Abraham H. Foxman, national director of the Anti-Defamation League, bid his own heartfelt farewell to Pope John Paul II a week ago in a talk here at an ADL dinner.
Eyes brimming, Foxman gave what he now thinks is the most important speech he ever delivered to his supporters. Foxman, a fellow Pole whose life was saved by his Catholic nanny, said this pope "revolutionized" relations between the Jewish and Catholic worlds.
In 26 years, "he repaired the history of pain, anguish and contempt of 2,000 years," Foxman said.
Foxman recounted events in the pope's life that are, unfortunately, better known to many Jews than they are to American Catholics, generally. Among them was John Paul's becoming the first pope to visit a Jewish synagogue, one in Rome in 1986. The pope called Jews "our elder brothers." In 1994, he established diplomatic relations with Israel. He declared anti-Semitism a "sin against God and humanity."
Perhaps most important were his remarks while visiting a Holocaust memorial in Israel in 2000. There, John Paul voiced the "deep sadness of the Church for hatred, acts of persecution and displays of anti-Semitism against Jews by Christians." The next year, the pope visited Babi Yar near Kiev, Ukraine, site of the slaughter of 33,000 Jews by the Nazis in 1941.
Less well known was John Paul's admonition to German bishops visiting Rome in 1992 "to be committed to the protection of your Jewish fellow citizens." He told them to be mindful that the Second Vatican Council declared that Jews and Christians "have a special relationship," and that they "have a common spiritual heritage."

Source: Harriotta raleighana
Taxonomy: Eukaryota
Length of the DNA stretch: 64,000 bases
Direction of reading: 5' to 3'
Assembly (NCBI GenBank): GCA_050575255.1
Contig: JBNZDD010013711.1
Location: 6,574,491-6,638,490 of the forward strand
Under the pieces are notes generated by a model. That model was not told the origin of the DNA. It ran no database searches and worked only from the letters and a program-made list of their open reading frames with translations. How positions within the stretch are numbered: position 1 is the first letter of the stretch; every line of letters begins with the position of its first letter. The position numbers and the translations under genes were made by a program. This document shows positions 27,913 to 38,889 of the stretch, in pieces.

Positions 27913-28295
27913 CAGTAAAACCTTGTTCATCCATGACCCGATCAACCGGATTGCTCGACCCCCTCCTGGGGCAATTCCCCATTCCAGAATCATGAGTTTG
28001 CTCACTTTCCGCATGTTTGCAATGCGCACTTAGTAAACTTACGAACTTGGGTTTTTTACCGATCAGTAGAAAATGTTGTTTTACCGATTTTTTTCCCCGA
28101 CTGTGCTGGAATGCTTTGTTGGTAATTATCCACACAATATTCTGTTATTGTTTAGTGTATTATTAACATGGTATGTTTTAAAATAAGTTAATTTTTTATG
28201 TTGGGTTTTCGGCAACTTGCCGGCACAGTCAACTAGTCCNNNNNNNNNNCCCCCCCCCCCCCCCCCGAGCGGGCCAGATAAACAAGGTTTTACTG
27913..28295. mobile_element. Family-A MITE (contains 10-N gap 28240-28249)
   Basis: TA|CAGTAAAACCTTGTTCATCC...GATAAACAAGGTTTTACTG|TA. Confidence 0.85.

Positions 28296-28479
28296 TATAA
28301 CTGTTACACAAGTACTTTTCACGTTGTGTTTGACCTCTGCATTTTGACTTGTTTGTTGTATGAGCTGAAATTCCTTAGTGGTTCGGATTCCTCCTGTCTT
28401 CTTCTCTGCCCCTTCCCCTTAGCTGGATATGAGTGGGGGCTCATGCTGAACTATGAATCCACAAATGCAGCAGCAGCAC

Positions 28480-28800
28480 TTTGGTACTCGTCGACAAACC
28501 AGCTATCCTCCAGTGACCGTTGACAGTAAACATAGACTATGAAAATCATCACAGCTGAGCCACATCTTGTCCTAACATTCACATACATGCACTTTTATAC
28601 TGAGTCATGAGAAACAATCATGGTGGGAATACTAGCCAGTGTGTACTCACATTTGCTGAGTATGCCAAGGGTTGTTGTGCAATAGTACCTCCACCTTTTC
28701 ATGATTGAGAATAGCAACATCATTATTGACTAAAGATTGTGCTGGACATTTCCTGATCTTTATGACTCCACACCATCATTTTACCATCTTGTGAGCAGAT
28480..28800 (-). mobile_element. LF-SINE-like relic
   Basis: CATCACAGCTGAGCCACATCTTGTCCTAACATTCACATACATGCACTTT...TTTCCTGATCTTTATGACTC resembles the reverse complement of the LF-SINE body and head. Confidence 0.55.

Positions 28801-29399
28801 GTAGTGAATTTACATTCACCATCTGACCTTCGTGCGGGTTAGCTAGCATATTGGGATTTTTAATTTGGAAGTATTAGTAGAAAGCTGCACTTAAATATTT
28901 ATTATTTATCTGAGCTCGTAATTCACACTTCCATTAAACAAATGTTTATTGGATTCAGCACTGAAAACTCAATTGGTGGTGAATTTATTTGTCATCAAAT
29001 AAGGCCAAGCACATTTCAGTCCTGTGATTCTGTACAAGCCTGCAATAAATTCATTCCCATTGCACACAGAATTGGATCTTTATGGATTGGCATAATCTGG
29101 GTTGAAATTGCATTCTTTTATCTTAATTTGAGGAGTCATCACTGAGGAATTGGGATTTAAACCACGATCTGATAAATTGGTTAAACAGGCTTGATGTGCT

This pope declared the right of Jews to have their own homeland in 1984, and reiterated it in a speech before Jewish leaders in Miami. Foxman told his audience that the pope carried out a "courageous act" when he prayerfully placed a note of sadness over Christians' role in the Holocaust between the ancient stones of the Western Wall of the Temple in Jerusalem. "It was a first," Foxman said. "I don't think the whole church welcomed it, but they began to accept it because he did one thing after another to repair the past."
Foxman reflected on the pope's sensitivity to Jewish feelings. The pope arranged his visit to the Roman synagogue quietly, through friends in the Jewish community, rather than by letter so as not to embarrass the leaders if the time was not right.
In an interview, Foxman said that because of the intensive coverage of the pope's death and his funeral, "the world has begun to know of all the things the pope did that we knew of. We can't assume that this will continue. We hope it will. There is now a legitimacy and a license for the Catholic Church to continue with that legacy. He left a lot of legacies, but this is one of them: That you don't just issue a proclamation (of tolerance) as they did at Vatican II.
"You have to implement it. It will need both our communities to implement it. Because, look, we just released a 2002 poll showing 25 percent of Americans still believed Jews were responsible for the killing of Jesus (a tradition repudiated by Pope John Paul II). This year it went up to 30 percent. So despite all these good things, one needs to bring the message down to the pews, to the parishes."
Indeed. Roots of bigotry run deep. In 1976, when Cardinal Karol Wojtyla, archbishop of Krakow, was about to visit Buffalo with 17 other Polish prelates, I was asked to suggest some Buffalo personages who might be invited to greet the visitors.
I suggested Joseph Manch, recently retired superintendent of schools, who was Polish born.
"No," said one of the organizers. "He's a Jew."
How little they knew what was in the future pope's heart.